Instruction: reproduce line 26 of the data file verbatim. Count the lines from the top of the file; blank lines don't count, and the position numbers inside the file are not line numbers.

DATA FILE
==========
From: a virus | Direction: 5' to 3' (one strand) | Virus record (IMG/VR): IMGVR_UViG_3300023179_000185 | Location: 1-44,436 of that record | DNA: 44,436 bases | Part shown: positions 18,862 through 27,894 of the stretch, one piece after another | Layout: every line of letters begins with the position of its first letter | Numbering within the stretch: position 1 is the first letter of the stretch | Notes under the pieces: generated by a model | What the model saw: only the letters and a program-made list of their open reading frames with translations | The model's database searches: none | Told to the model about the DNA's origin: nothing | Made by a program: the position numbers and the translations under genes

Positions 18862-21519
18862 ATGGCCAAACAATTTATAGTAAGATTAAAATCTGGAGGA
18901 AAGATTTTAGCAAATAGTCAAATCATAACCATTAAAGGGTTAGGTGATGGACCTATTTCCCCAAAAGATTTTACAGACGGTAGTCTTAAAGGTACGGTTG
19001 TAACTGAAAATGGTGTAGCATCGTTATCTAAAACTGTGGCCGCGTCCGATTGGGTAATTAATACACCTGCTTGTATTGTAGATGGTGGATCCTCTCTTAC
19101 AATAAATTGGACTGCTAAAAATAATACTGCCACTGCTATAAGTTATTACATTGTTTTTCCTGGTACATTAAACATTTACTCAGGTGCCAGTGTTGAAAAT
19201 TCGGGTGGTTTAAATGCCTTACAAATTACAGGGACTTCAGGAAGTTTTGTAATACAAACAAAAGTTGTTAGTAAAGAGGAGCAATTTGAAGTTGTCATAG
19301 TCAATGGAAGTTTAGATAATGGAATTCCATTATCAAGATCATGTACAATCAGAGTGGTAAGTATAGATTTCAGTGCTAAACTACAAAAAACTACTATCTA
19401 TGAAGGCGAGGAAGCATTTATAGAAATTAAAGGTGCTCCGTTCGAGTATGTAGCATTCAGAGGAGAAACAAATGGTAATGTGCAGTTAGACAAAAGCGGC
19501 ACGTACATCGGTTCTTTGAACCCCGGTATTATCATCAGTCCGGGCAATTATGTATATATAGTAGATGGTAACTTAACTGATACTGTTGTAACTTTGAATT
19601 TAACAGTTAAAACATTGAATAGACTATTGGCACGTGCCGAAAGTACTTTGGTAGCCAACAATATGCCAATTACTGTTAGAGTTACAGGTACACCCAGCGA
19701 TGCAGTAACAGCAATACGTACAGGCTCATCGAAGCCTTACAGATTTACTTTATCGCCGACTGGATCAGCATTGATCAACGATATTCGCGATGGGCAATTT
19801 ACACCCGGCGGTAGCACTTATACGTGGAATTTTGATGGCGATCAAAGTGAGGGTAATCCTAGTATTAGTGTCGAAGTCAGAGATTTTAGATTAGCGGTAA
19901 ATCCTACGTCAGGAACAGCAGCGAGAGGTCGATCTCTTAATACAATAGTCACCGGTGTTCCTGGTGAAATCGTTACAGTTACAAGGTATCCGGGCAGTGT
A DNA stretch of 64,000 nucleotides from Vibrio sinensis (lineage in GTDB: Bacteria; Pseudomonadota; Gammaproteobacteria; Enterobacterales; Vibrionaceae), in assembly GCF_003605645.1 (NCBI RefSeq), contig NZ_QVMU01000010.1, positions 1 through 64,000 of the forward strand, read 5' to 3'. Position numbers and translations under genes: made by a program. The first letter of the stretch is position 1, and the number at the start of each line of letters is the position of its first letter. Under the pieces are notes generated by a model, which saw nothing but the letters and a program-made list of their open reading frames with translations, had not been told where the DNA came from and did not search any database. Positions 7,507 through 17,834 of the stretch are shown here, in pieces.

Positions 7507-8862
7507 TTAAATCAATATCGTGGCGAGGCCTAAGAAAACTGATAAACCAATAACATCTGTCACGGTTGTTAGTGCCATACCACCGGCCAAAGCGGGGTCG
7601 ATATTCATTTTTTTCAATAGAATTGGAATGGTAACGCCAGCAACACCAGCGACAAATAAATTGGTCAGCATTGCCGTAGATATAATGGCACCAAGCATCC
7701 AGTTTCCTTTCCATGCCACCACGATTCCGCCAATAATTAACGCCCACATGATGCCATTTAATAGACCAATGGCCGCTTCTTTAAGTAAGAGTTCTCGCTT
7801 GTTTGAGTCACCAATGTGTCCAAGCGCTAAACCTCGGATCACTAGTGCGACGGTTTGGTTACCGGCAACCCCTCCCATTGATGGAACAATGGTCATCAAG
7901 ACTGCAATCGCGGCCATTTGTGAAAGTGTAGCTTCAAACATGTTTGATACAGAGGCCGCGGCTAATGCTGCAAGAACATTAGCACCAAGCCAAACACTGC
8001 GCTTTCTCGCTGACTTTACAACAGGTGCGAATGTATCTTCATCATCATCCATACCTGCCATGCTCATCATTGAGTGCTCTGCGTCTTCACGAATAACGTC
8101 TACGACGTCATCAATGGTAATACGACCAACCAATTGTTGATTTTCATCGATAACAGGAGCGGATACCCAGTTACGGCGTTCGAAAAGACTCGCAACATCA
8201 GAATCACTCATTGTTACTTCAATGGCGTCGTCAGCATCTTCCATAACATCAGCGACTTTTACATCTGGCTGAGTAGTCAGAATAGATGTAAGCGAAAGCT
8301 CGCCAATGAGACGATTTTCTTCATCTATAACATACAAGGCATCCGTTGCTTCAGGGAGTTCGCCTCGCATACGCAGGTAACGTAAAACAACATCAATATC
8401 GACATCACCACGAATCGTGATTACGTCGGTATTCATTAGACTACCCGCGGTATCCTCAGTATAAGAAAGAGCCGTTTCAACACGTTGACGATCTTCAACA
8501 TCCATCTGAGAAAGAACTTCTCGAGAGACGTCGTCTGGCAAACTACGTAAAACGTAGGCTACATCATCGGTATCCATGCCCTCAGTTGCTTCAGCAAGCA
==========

8401 GACATCACCACGAATCGTGATTACGTCGGTATTCATTAGACTACCCGCGGTATCCTCAGTATAAGAAAGAGCCGTTTCAACACGTTGACGATCTTCAACA